In most cases, stop words add little semantic value to a sentence. They are filler words that help sentences flow better, but provide very little context on their own. Stop words are usually words like “to”, “I”, “has”, “the”, “be”, “or”, etc. 

Stop words are a fundamental part of core Information Retrieval. Common wisdom dictates that we should identify and remove stop words from our index. This increases both performance (fewer terms in your dictionary) and more relevant search results.

Stop words are the most frequent words in the English language. Thus, most sentences share a similar percentage of stop words. Stop words bloat the index without providing any extra value.

If they are both common and lacking in much useful information, why not remove them?

Removing stop words helps decrease the size of the index as well as the size of the query. Fewer terms is always a win with regards to performance and since stop words are  semantically empty, relevance scores are unaffected.

Stemming is important, not just for making searches broader and increasing retrieval, but also as a tool for compressing index size. Another way to reduce index size is simply to index fewer words. For search purposes, some words are more important than others. A significant reduction in index size can be achieved by indexing only the more important terms.

So which terms can be left out? We can divide terms roughly into two groups:

  • Low-frequency terms

Words that appear in relatively few documents in the collection. Because of their rarity, they have a high value, or weight.

  • High-frequency terms

Common words that appear in many documents in the index, such as the, and, and is. These words have a low weight and contribute little to the relevance score.

The default English stop words used in Elasticsearch are as follows:

a, an, and, are, as, at, be, but, by, for, if, in, into, is, it, no, not, of, on, or, such, that, the, their, then, there, these, they, this, to, was, will, with

The primary advantage of removing stopwords is performance. Imagine that we search an index with one million documents for the word qbox. Let’s say qbox appears in only 50 of them, which means that Elasticsearch has to calculate the relevance _score for 50 documents in order to return the top 10. Now, we change search query to ‘the OR qbox’. The word ‘the’ probably occurs in almost all the documents, which means that Elasticsearch has to calculate the _score for all one million documents. This second query simply cannot perform as good as the first.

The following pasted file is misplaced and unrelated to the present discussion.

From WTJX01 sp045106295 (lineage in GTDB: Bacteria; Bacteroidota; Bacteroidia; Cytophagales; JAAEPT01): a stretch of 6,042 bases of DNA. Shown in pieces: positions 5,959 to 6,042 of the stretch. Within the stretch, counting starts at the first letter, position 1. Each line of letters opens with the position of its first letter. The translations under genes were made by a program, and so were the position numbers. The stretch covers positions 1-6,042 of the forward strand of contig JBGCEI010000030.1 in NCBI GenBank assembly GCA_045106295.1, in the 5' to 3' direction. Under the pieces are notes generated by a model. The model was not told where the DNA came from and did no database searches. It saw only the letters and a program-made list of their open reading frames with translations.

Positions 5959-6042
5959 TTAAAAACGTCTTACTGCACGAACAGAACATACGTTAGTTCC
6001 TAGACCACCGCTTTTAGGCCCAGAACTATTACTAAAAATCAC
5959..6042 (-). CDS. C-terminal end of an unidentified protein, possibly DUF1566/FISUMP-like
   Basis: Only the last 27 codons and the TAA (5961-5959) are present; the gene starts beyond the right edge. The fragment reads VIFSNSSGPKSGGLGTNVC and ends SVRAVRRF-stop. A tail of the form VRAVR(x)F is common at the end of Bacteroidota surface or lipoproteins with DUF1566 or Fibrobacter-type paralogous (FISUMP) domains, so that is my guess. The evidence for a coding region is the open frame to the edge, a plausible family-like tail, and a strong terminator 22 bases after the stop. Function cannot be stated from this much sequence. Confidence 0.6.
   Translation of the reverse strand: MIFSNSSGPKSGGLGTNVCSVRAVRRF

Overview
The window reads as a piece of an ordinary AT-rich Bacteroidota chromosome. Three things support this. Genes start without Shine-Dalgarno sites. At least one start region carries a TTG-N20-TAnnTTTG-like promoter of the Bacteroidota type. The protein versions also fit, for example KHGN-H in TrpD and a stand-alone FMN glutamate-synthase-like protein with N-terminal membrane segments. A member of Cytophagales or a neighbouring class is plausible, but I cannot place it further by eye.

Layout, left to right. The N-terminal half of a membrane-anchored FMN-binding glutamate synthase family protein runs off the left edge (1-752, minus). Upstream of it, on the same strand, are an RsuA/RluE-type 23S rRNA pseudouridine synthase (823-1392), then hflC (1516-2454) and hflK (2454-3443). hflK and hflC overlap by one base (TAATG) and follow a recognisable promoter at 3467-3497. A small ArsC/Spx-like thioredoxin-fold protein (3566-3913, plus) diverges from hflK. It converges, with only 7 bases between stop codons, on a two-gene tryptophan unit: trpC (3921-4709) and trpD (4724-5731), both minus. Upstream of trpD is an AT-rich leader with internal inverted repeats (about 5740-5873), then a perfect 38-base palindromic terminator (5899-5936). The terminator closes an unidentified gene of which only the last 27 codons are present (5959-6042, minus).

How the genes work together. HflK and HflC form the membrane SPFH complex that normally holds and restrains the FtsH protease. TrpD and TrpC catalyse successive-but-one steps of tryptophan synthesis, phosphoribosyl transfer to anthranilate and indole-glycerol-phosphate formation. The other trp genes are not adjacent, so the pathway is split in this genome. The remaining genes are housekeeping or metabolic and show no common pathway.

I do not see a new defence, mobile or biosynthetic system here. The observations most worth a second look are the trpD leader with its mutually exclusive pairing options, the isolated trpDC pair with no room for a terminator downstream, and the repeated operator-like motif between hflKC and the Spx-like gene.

On top of that, by removing stop words from the index, we are reducing our ability to perform certain types of searches. Filtering out the words listed previously prevents us from doing the following:

  • Distinguishing cool from not cool.

  • Searching for the band “The Not”.

  • Finding Shakespeare’s quotation “To be, or not to be

  • Using the country code for Norway: “no

The removal of stopwords is handled by the stop token filter which can be used when creating a custom analyzer. However, some out-of-the-box analyzers come with the stop filter pre-integrated:

  • Language analyzers - Each language analyzer defaults to using the appropriate stopwords list for that language. For instance, the english analyzer uses the _english_ stopwords list.
  • Standard analyzer - Defaults to the empty stopwords list: _none_, essentially disabling stopwords.
  • Pattern analyzer - Defaults to _none_, like the standard analyzer.

Specifying Stopwords

Stopwords can be passed inline by specifying an array:

"stopwords": [ "and", "the" ]
The default stopword list for a particular language can be specified using the _lang_ notation:
"stopwords": "_english_"
The predefined language-specific stopword lists available in Elasticsearch can be found in the stop token filter documentation.

Stopwords can be disabled by specifying the special list: _none_. For instance, to use the english analyzer without stop words, we can do the following:

curl -XPUT 'localhost:9200/my_index’ -d '{
  "settings": {
    "analysis": {
      "analyzer": {
        "my_english_analyzer": {
          "type": "english",
          "stopwords": "_none_"
        }
      }
    }
  }
}'

Stop words can also be listed in a file with one word per line. The file must be present on all nodes in the cluster, and the path can be specified with the stopwords_path parameter.

curl -XPUT 'localhost:9200/my_index’ -d '{
  "settings": {
    "analysis": {
      "analyzer": {
        "my_english_analyzer": {
          "type": "english",
          "stopwords_path": "stopwords/english.txt"
        }
      }
    }
  }
}'

Stopwords Analyzer

Let’s use custom stopwords in conjunction with the standard analyzer. The following curl creates a configured version of the analyzer and pass in the list of stopwords that we require:

curl -XPUT 'localhost:9200/my_index' -d '{
  "settings": {
    "analysis": {
      "analyzer": {
        "my_analyzer": { 
          "type": "standard", 
          "stopwords": [ "and", "the" ]  // stopwords to filter out
        }
      }
    }
  }
}'

This same technique can be used to configure custom stopword lists for any of the language analyzers.

The output from the analyze API is quite interesting:

curl -XGET localhost:9200/my_index/_analyze?analyzer=my_analyzer&text=”The quick fox and the lazy dog kept running”
{
  "tokens": [
    {
      "token": "quick",
      "start_offset": 5,
      "end_offset": 10,